Missouri Republican Senator Josh Hawley said Democrats attributed “the worst readings and most draconian misinterpretations of Justice Scalia” to Barrett.
“I got the impression that you were a different person from Justice Scalia and that you had your own words, your own mind,” he added.
Kamala Harris urges Barrett for voting rights, labor rights and climate change
California Senator Kamala Harris, the Democratic vice presidential candidate, asked Barrett about Shelby County v Holder, which allowed some jurisdictions with a history of voter suppression to evade additional state scrutiny under the 1965 Suffrage Act.
Harris said at least 23 states have passed restrictive electoral laws since the Supreme Court ruled the case in 2013. She then asked if Barrett agreed with Chief Justice John Roberts, who wrote in that statement that “electoral discrimination still persists; no one questions it.” “
Barrett said she would not express an opinion on any potential litigation in court.
“I think there is still racial discrimination in the US and I think we saw evidence of it this summer,” added Barrett.
Harris later asked Harris whether Covid-19 was contagious, whether smoking causes cancer and whether climate change is “happening and threatening the air we breathe and the water we drink”.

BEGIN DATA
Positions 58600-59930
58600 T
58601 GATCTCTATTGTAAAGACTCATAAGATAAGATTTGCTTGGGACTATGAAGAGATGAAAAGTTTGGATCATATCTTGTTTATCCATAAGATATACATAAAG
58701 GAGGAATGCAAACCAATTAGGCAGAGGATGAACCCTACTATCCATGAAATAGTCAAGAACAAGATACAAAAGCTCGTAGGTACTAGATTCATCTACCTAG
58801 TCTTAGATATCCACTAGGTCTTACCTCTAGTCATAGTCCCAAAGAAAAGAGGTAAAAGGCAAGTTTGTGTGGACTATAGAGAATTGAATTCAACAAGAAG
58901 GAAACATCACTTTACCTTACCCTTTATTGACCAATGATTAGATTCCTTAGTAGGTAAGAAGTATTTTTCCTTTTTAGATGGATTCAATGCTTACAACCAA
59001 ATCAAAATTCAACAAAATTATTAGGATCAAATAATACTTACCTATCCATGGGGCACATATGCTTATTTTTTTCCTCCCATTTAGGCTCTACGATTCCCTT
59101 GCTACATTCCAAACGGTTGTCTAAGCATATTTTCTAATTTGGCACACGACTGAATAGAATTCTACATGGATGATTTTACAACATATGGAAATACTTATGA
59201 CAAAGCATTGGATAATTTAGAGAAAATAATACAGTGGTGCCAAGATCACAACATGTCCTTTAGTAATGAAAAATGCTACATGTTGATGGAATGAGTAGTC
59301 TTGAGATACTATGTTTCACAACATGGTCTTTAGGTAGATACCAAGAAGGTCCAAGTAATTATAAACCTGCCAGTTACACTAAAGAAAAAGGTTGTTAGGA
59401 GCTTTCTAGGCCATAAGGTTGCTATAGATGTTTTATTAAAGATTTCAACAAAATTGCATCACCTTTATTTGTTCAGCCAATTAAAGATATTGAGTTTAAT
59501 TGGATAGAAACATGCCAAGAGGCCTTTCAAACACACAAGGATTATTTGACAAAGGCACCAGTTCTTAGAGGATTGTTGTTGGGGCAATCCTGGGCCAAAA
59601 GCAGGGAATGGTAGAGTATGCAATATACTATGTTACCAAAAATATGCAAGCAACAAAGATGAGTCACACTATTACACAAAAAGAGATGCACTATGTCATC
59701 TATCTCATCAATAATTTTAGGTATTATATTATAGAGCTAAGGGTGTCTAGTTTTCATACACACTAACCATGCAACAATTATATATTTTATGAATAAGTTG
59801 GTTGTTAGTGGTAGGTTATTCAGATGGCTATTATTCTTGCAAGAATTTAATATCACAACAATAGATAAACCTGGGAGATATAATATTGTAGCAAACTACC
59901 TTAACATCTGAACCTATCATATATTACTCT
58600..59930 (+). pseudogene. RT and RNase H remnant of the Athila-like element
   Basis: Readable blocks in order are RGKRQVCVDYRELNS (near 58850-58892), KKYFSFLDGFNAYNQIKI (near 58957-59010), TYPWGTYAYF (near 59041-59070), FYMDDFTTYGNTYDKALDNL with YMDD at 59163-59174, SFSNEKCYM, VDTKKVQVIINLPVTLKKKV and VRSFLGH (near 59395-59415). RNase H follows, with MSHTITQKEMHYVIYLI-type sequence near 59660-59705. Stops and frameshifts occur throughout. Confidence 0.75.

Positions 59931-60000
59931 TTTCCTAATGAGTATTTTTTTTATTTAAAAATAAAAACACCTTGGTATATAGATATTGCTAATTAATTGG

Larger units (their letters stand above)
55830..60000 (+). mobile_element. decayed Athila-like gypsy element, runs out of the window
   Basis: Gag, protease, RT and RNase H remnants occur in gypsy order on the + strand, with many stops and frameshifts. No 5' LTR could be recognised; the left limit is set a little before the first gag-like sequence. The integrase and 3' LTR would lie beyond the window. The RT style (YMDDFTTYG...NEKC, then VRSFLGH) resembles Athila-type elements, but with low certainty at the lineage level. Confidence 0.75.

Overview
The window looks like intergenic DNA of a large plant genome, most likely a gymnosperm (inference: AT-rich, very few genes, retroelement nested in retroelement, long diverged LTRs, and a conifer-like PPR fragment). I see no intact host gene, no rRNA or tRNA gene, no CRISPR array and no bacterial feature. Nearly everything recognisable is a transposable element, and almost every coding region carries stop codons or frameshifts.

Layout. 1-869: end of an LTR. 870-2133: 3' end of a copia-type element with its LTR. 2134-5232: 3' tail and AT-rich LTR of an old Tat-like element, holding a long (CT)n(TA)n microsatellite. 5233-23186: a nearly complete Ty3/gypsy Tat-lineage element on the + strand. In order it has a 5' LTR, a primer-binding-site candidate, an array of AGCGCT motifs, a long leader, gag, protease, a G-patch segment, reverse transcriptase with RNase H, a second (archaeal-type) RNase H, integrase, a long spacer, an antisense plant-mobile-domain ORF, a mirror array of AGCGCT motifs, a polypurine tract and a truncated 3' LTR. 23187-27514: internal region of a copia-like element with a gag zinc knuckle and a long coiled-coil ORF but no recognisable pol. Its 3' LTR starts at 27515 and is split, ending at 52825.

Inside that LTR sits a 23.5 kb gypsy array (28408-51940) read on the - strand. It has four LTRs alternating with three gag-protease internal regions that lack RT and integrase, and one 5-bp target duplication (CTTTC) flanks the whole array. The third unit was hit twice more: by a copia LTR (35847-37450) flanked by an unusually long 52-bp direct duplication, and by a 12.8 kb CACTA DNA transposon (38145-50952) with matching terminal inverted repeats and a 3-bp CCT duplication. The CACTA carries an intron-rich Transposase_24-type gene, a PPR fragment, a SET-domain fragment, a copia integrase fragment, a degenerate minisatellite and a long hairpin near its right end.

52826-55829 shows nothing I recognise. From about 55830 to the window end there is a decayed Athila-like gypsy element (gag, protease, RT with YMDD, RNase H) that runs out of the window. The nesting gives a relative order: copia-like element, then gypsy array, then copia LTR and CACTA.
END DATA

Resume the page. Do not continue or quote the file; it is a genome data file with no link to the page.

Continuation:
While Barrett acknowledged the first two as fact, she said climate change was “a very controversial matter of public debate”.
“I won’t do that,” she said. “I will not express an opinion on a public policy issue, particularly a politically controversial one, as it is inconsistent with the role of the judiciary that I have just mentioned.”
Republicans are confident Barrett will be confirmed
Republican senators expressed confidence on Wednesday that they will confirm the Notre Dame law professor and judge on the 7th Court of Appeals by the end of the month, giving the Conservatives a strong 6-3 majority on the Supreme Court.
“The last three days of the hearings have brought very good news,” said Texas Senator Ted Cruz. “Judge Barrett is confirmed by this committee and the entire Senate.”
The Justice Committee will meet Thursday at 9:00 a.m. ET to vote on Barrett’s nomination, and the Republican members will have enough members in attendance for a quorum. Democrats will use their power according to committee rules to postpone the vote until October 22, according to a Senate GOP adviser.
After all of this is completed, the committee will hold the fourth day of hearings with testimony from outside witnesses for and against Barrett’s confirmation.
Barrett is not expected to reappear after 18 hours of questioning by Senators on Tuesday and Wednesday.
Perhaps her most candid moment was when, after an 11 hour hearing, she admitted having a glass of wine on Tuesday night.
“I’ll tell you I needed this at the end of the day,” she said with a laugh.
Connecticut Democratic Senator Richard Blumenthal replied, “Let me just say you have the right to remain silent on this point.”
CNN’s Manu Raju, Hannah Rabinowitz, Rebecca Grandahl, Sara Fortinsky, Angie Trindade, Daniella Mora and Cat Gloria contributed to this report.